There is increasing interest, within the nursing community, in body-worn cameras, as shown by a comment piece published in Nursing Standard asking nurses to keep an open mind regarding their use (Hulatt 2019). A report published by the Health Service Journal and Unison (Cowper 2018) suggested that the use of technology including body-worn cameras could reduce violent attacks. Ariel et al (2019) found that the introduction of body-worn cameras for staff at railway stations had reduced the number of incidents of physical violence by 47%, which led them to recommend their use for any public-facing role. In 2016, body-worn cameras were introduced for security staff at a London hospital due to a rising number of violent incidents (Keogh 2016).
Following discussions with clinical staff in the ED, the Violence and Aggression Working Group decided to trial six body-worn cameras for clinical staff during a six-week period. The cameras were worn in various areas of the ED and signs throughout the department informed patients and visitors of their use. All clinical staff in the ED were informed of the trial via email and face-to-face at daily morning handovers. Training on how to use the cameras was provided to staff before implementation.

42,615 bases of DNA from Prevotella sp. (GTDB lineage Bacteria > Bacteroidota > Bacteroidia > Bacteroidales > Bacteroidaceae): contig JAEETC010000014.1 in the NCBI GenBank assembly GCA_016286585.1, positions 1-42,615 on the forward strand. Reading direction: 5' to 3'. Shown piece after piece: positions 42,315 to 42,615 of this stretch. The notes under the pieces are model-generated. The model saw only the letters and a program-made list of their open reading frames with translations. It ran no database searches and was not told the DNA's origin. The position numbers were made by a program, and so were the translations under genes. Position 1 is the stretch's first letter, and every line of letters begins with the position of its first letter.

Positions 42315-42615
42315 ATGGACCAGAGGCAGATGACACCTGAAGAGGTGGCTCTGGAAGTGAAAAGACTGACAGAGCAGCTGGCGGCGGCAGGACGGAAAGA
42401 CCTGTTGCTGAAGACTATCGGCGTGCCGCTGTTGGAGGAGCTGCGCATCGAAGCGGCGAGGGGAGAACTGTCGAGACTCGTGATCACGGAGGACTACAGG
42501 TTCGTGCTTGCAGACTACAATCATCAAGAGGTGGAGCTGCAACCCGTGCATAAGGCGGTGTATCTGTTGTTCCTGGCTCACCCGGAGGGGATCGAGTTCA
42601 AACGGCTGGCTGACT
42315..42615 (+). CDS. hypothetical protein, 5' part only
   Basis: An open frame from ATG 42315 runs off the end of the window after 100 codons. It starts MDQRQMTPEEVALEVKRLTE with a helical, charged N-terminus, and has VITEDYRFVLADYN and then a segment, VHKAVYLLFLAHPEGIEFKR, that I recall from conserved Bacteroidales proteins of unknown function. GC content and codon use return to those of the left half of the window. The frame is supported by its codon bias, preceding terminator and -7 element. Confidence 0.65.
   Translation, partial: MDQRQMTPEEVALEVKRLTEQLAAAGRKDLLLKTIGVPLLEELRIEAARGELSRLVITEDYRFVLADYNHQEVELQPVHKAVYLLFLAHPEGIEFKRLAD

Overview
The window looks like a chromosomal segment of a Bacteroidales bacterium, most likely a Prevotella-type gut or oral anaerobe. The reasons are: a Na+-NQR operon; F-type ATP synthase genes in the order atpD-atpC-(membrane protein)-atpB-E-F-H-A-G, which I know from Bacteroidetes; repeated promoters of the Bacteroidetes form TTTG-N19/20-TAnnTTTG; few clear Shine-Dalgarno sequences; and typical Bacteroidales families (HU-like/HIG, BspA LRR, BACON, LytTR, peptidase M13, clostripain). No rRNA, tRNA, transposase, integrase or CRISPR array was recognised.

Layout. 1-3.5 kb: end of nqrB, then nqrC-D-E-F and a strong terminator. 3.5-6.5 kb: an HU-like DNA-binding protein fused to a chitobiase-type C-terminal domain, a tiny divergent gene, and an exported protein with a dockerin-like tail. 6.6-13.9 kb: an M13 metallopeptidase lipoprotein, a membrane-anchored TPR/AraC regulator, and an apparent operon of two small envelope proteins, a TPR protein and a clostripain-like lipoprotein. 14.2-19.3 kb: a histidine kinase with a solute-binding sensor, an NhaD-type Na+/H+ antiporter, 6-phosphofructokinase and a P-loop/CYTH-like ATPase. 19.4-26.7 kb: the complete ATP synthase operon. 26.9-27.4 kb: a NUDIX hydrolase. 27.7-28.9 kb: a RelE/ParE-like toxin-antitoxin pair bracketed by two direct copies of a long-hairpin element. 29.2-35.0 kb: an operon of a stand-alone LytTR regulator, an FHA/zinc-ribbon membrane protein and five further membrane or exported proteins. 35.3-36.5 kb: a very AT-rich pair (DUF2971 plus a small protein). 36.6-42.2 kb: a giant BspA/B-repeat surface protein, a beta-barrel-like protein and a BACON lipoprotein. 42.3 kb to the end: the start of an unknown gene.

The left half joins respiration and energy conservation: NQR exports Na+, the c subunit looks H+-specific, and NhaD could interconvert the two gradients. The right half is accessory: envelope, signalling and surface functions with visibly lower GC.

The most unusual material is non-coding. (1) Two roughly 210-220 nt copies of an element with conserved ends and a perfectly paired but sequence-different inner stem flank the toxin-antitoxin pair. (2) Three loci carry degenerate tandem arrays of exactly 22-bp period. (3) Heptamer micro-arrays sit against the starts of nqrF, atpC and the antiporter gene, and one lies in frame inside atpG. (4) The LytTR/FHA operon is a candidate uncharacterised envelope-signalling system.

If staff felt they were in a situation that could develop into violence and aggression, they would switch the camera on and start recording. Staff were encouraged, when switching the camera on, to make a simple statement such as ‘I am wearing a body-worn camera and recording this incident for the safety of everyone’. Footage obtained from the cameras was uploaded to a digital folder that could only be accessed by a designated manager.
The hospital has an online incident reporting system in place, but ED staff were often not reporting incidents of violence and aggression. Before the start of the body-worn camera trial, staff were encouraged to report all incidents using the online incident reporting system so data would more accurately reflect the number of incidents. Staff continued to be encouraged to report all incidents throughout the trial. If staff had any urgent safety concerns, they could report them to the Violence and Aggression Working Group. Incident reports were collected daily for six weeks before the trial and for the duration of the trial. At the end of the trial, an analysis of the data was conducted. In the six weeks before the trial, 156 incidents of violence and aggression had been reported. During the six-week trial period, 76 incidents had been reported – a reduction of 49%.